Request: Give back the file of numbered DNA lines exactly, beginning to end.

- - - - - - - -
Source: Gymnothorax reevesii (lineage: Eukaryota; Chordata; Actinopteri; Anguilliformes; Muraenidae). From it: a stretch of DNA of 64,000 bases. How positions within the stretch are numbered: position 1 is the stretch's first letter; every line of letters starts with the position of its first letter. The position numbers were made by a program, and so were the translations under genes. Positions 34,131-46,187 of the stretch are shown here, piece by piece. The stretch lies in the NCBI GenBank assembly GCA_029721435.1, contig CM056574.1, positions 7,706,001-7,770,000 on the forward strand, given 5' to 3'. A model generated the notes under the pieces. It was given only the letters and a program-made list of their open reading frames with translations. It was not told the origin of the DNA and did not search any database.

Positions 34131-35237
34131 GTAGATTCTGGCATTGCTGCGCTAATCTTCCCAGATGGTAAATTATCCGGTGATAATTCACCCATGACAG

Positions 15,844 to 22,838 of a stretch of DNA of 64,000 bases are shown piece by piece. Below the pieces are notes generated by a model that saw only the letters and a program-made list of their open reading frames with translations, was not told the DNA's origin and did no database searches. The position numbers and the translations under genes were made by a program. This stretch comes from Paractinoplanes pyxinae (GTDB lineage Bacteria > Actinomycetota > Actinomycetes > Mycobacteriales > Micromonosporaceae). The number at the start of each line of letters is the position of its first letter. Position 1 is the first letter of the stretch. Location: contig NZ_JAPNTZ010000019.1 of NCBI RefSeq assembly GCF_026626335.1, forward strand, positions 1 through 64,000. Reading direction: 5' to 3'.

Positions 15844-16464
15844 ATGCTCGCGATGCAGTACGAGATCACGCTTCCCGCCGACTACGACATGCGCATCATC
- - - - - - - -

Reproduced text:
Source: Gymnothorax reevesii (lineage: Eukaryota; Chordata; Actinopteri; Anguilliformes; Muraenidae). From it: a stretch of DNA of 64,000 bases. How positions within the stretch are numbered: position 1 is the stretch's first letter; every line of letters starts with the position of its first letter. The position numbers were made by a program, and so were the translations under genes. Positions 34,131-46,187 of the stretch are shown here, piece by piece. The stretch lies in the NCBI GenBank assembly GCA_029721435.1, contig CM056574.1, positions 7,706,001-7,770,000 on the forward strand, given 5' to 3'. A model generated the notes under the pieces. It was given only the letters and a program-made list of their open reading frames with translations. It was not told the origin of the DNA and did not search any database.

Positions 34131-35237
34131 GTAGATTCTGGCATTGCTGCGCTAATCTTCCCAGATGGTAAATTATCCGGTGATAATTCACCCATGACAG

Positions 15,844 to 22,838 of a stretch of DNA of 64,000 bases are shown piece by piece. Below the pieces are notes generated by a model that saw only the letters and a program-made list of their open reading frames with translations, was not told the DNA's origin and did no database searches. The position numbers and the translations under genes were made by a program. This stretch comes from Paractinoplanes pyxinae (GTDB lineage Bacteria > Actinomycetota > Actinomycetes > Mycobacteriales > Micromonosporaceae). The number at the start of each line of letters is the position of its first letter. Position 1 is the first letter of the stretch. Location: contig NZ_JAPNTZ010000019.1 of NCBI RefSeq assembly GCF_026626335.1, forward strand, positions 1 through 64,000. Reading direction: 5' to 3'.

Positions 15844-16464
15844 ATGCTCGCGATGCAGTACGAGATCACGCTTCCCGCCGACTACGACATGCGCATCATC